The Arena Grandes Écuries was back to its old glory with packed stands, loges and people gathered all around only to witness Nicolas Demotte's triumph in the Rolex Grand Prix of the Masters of Chantilly. An ideal scenario for the rider from the North of France as he is about to fly off to the Olympic Games where the atmosphere will not be the same as in Chantilly.
This first edition – or number zero as its initiator Christophe Ameeuw calls it - was a real success on all levels: "I don't have the words to describe what I feel. The spectators, the exhibitors and the riders came back and gave life to this event again. I'm looking forward to next year, as I've already made notes on what we're going to improve to make this Masters the one competition not the be missed, worthy of this majestic site and the Capital of the Horse, Chantilly.”
For the riders, the Masters of Chantilly is already an extraordinary event, according to the words of the European Champion, Swiss rider Martin Fuchs, second in the Rolex Grand Prix: "In a season, we do a lot of CSI5*, but it is for this kind of competition that we work and we prepare our horses; to be in this kind of atmosphere, with this kind of audience and in a setting such as this one.
The Rolex Grand Prix was the high point of this first Masters of Chantilly: a beautiful class with a beautiful course where the priority was the horses’ welfare. There were some faults, but all of them light, some disappointing though, like the one of Steve Guerdat and Victorio des Frotards. Thirteen protagonists were left for the jump-off, including some couples leaving for Tokyo in a few days.
Among them, the winner, Nicolas Delmotte who started in second position in this jump-off with his Olympic horse Urvoso du Roch: "As we leave for Tokyo in a few days, I didn't want to take too much risks, but I still wanted to win. I could have gone faster, some did, but they all had one down, my choice was the right one in the end and I am very proud of my horse." With 42"30, he put enough pressure on his opponents to push them to the limit, giving him, one month after La Baule, a second 5* Grand Prix victory. A success that boosts his confidence just before the Games: "It's true that I've been 300% motivated for a little while now. My horse is in extraordinary shape. After La Baule, he had a week's rest and after two small courses in Grimaud, he was at his best here in Chantilly. But despite these victories, you have to keep your feet firmly on the ground. I always say that on Monday when you get back to the stables you start again from scratch. You have to try to not put more pressure than necessary on yourself, but I do think a lot about the Games and I need to stay focused.”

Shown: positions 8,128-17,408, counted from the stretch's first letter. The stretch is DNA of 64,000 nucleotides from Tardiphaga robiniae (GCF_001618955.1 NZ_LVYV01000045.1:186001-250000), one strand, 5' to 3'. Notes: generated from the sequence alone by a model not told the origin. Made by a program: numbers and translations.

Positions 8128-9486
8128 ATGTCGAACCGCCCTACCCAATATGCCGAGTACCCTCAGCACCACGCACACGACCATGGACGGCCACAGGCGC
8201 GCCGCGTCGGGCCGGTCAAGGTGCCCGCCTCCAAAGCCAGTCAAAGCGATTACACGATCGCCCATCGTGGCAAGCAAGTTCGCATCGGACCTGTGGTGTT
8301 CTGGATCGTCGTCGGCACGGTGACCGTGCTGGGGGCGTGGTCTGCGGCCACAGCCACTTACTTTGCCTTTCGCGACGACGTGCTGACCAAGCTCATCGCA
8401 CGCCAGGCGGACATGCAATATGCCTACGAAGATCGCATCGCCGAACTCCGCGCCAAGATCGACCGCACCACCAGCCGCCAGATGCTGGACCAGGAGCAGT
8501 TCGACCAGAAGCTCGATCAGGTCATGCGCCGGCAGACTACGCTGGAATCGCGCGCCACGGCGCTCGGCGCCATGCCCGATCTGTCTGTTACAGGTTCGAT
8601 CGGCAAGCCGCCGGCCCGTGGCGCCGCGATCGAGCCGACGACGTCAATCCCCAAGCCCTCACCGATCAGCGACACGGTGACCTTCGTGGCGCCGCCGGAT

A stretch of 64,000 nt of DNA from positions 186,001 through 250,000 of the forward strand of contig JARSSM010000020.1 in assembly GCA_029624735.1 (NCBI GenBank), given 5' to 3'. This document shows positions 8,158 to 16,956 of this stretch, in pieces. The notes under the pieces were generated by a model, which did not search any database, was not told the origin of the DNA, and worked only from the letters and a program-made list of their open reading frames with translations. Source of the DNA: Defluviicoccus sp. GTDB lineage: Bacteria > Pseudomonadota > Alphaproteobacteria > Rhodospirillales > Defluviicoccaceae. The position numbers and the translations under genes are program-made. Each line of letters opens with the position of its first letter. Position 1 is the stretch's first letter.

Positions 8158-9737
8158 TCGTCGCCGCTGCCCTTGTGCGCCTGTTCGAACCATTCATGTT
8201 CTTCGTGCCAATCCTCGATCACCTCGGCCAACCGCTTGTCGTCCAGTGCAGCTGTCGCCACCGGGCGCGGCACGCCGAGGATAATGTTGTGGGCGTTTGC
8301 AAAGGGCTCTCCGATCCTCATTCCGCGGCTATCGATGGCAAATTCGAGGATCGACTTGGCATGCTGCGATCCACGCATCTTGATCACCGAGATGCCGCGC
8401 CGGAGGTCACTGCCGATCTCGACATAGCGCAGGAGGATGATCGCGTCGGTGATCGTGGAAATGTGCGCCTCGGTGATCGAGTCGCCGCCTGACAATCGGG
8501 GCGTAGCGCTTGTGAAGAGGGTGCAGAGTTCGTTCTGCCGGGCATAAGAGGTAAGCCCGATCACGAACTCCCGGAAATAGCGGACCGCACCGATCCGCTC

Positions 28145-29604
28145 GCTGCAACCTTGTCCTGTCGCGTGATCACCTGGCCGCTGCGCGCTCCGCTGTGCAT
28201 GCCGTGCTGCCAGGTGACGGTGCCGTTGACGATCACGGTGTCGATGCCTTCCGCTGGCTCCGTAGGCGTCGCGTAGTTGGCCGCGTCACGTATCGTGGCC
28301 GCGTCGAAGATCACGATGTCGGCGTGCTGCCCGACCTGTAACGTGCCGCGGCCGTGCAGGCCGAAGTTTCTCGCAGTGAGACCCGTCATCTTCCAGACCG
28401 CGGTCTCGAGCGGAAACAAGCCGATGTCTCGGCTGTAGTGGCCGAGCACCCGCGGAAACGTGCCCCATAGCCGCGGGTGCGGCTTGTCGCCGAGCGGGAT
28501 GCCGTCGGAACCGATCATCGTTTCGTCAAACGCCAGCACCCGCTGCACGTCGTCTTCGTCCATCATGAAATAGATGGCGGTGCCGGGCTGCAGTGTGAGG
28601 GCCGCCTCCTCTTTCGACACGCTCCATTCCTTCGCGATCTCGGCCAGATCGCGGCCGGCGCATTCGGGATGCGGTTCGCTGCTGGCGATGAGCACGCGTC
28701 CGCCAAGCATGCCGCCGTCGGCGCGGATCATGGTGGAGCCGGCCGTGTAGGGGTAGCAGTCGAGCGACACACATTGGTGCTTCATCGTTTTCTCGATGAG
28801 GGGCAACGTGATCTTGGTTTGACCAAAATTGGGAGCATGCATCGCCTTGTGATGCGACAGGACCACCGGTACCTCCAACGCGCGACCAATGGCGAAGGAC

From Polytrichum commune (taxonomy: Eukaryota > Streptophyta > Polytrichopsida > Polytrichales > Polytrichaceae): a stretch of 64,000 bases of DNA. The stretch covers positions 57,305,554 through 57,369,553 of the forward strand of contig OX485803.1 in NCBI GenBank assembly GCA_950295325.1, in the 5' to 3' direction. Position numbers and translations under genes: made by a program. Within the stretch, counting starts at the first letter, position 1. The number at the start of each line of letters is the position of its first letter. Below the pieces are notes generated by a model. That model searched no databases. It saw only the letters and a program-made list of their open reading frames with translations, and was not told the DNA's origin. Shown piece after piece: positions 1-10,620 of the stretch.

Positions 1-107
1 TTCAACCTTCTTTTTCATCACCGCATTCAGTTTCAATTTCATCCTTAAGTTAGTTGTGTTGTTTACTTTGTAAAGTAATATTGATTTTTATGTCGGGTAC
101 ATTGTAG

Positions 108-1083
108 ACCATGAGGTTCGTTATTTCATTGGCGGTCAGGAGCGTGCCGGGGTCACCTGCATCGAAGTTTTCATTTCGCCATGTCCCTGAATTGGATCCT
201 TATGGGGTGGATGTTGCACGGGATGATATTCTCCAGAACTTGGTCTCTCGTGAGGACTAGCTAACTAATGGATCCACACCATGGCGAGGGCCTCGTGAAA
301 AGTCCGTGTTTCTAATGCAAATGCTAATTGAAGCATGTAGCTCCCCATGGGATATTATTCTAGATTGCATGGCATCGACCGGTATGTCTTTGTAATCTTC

Martin Fuchs did not give in to the pressure put on by Nicolas Delmotte. He tried to be faster, but did not succeed: he missed out on 36 hundredths: "Second place is still great, my horse Leone Jei is only 9 years old and has very little experience in 5* jump-offs. He has a huge stride, I even took a stride off to go on the last one, but it wasn't enough.” The two opponents will meet again in Japan. “But this time I’ll take Clooney who is much faster!”, adds the Swiss rider with a smile.
French rider Marie Demonte was a bit of a surprise guest on the podium, but what a beautiful moment for her and Vega de La Roche who came in third behind two Olympic riders: "Yes, it's magnificent even if in the moment, when you are fully concentrated, you don't really realise what is happening to you. I think I will savour this moment tomorrow and then, as Nicolas says, on Thursday you go back on the course and it starts all over again. This third place is really the icing on the cake of a weekend that went perfectly. Vega had already achieved a clear round in a 5* Grand Prix in Grimaud and finished ninth with one fault. This third place is the best performance of my career, especially in this sublime setting, but I still have a lot of objectives in mind because at the moment I have a string of three very good horses.”
Another beautiful story has been written here at this "number zero" of the Masters of Chantilly. Could it get any better? Yes, says Christophe Ameeuw, who has his eyes and his mind on the next edition.